AnswerProviding the BOE has proof of your course completion, the earliest you may begin practicing under the expanded scope law is March 1, 2020. Consult the BOE.

 

Question: Are new graduates exempted from taking the course?

Answer: 2020 graduates are exempt. The law states the following..."This section does not apply to an individual who graduates on or after July 1, 2019, from an accredited college of optometry, an accredited university school of optometry, or an equivalent program of education as determined by the State Board of Examiners in Optometry."

 

QuestionAre the two MOA live courses the same? Can I get credit for both if I attended Hagerstown? Will the online course be COPE Approved? How many CE credits will I get for each course?

AnswerThe two MOA live courses are entirely different education programs with the same general content themes - pharmacology and disease management best practices. Should the MOA Annual Convention course be approved by the BOE and COPE then each live course offered this year (Hagerstown and Convention) will provide learners 10 hours of COPE credit, 20 total possible credit hours toward your 2-year 50 hour requirement. The online course will provide the exact same material provided during the live Hagerstown conference, so July 14 meeting attendees will not be able to use both toward CE credit. Convention attendees may however claim both if desired, but ONLINE COURSE CE WILL NOT BE COPE APPROVED...only BOE approved. Online course credits may be applied to the current renewal cycle.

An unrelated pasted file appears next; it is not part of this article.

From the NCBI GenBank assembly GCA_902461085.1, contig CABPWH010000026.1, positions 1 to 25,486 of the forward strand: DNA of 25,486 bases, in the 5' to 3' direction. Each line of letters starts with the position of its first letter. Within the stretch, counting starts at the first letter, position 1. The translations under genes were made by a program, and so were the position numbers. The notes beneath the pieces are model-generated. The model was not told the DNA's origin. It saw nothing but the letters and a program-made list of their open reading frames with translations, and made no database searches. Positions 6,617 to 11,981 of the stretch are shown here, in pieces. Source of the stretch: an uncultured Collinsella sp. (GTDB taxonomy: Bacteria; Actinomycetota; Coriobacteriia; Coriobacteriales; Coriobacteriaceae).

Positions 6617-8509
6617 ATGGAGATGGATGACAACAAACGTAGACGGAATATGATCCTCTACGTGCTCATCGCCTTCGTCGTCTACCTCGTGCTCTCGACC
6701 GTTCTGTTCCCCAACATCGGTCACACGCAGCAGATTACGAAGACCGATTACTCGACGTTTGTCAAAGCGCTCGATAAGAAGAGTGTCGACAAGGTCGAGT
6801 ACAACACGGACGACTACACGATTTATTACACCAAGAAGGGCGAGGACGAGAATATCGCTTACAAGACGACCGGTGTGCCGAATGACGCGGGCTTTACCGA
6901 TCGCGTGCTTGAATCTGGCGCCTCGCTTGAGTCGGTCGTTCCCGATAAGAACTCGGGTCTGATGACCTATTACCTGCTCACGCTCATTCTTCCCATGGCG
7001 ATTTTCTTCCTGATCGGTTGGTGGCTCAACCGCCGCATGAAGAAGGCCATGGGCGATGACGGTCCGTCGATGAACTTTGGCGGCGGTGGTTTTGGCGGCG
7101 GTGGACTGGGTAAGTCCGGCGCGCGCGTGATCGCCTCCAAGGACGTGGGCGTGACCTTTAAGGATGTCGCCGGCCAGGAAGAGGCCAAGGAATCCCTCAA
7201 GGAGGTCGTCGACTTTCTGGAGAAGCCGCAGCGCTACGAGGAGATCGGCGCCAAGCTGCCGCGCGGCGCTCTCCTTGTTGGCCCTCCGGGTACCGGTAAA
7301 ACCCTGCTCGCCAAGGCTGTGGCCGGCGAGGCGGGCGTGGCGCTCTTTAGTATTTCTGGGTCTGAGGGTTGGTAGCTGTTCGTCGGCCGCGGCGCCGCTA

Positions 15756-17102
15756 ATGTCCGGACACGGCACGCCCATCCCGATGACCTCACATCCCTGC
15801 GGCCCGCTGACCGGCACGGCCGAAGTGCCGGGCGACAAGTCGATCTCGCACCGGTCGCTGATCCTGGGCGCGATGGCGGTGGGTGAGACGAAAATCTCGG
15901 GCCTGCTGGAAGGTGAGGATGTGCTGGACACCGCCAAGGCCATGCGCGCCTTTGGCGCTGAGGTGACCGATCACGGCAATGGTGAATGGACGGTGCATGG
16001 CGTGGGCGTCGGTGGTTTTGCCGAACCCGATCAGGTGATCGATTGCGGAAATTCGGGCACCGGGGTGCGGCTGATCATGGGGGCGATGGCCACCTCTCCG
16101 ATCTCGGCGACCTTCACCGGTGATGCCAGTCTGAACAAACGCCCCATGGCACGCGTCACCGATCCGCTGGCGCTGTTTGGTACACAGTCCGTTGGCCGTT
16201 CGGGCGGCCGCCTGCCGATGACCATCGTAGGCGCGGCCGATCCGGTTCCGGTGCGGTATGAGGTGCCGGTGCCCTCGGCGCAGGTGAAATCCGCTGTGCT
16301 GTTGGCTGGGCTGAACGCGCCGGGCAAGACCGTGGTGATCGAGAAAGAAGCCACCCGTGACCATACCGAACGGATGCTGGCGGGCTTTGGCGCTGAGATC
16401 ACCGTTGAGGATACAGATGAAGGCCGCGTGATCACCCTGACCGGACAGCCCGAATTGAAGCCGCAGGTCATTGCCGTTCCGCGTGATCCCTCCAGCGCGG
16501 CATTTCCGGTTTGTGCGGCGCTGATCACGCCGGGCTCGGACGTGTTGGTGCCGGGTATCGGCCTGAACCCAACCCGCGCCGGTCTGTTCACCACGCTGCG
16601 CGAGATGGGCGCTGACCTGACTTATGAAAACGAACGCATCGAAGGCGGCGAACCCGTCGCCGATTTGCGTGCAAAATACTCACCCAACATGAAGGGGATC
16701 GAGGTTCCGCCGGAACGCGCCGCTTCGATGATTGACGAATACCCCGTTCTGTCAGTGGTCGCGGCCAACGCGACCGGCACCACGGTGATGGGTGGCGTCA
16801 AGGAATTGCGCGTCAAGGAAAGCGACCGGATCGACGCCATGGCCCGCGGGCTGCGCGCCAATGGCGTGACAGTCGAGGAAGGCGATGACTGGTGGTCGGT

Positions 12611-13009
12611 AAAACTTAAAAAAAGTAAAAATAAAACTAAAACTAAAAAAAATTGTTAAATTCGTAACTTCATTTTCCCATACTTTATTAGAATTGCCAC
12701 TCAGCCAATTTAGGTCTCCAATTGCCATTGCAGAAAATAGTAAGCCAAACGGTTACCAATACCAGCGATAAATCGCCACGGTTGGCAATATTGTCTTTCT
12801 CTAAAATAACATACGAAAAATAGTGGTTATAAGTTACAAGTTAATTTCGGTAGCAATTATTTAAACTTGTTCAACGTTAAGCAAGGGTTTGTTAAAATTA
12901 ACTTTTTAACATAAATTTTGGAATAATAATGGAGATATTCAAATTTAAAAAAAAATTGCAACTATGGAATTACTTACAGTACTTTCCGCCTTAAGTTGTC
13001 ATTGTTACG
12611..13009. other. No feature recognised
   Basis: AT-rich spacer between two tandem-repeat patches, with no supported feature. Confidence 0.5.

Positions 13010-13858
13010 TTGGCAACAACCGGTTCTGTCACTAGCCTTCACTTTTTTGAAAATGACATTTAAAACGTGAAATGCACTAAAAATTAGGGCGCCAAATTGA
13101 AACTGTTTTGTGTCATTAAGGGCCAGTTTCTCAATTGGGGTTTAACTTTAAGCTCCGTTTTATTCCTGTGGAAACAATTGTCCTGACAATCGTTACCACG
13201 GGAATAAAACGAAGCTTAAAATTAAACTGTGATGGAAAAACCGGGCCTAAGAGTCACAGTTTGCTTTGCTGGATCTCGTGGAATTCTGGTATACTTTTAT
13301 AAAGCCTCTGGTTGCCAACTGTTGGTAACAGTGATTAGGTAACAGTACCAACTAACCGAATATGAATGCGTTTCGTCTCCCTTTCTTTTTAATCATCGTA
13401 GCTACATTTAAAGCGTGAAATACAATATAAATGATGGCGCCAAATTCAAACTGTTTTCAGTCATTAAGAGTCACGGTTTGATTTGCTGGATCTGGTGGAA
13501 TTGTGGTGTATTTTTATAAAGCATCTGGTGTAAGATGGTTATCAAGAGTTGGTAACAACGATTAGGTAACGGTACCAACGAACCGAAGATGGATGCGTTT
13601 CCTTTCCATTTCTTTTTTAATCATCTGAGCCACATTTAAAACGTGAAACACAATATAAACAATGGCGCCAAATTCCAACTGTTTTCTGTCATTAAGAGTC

QuestionDoes the MOA plan to offer a third LIVE course?

AnswerThe option to do so is being considered by the MOA Education Committee and Board. No decision has been made to date other that no third course will be offered in 2019.

 

Question: How/In what areas will the new law expand the current scope of practice of Maryland Optometry?

Short Answer: Read the law, Chapter 344 or the summary of the law on the MOA website HERE.

Longer AnswerThe devil is in the details when it comes to the law. The MOA law summary is just that, a summary. It does not provide specifics on authority exemptions or prohibitions, of which there are quite a few - especially related to permitted/prohibited procedures and Rx authority. The MOA will provide a more detailed summary of the law and answer specific questions attendees have during the Saturday, Annual Convention lunch and during our evening Victory Party.

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Who Do You Refer To?

Posted By MOA Admin, Tuesday, July 16, 2019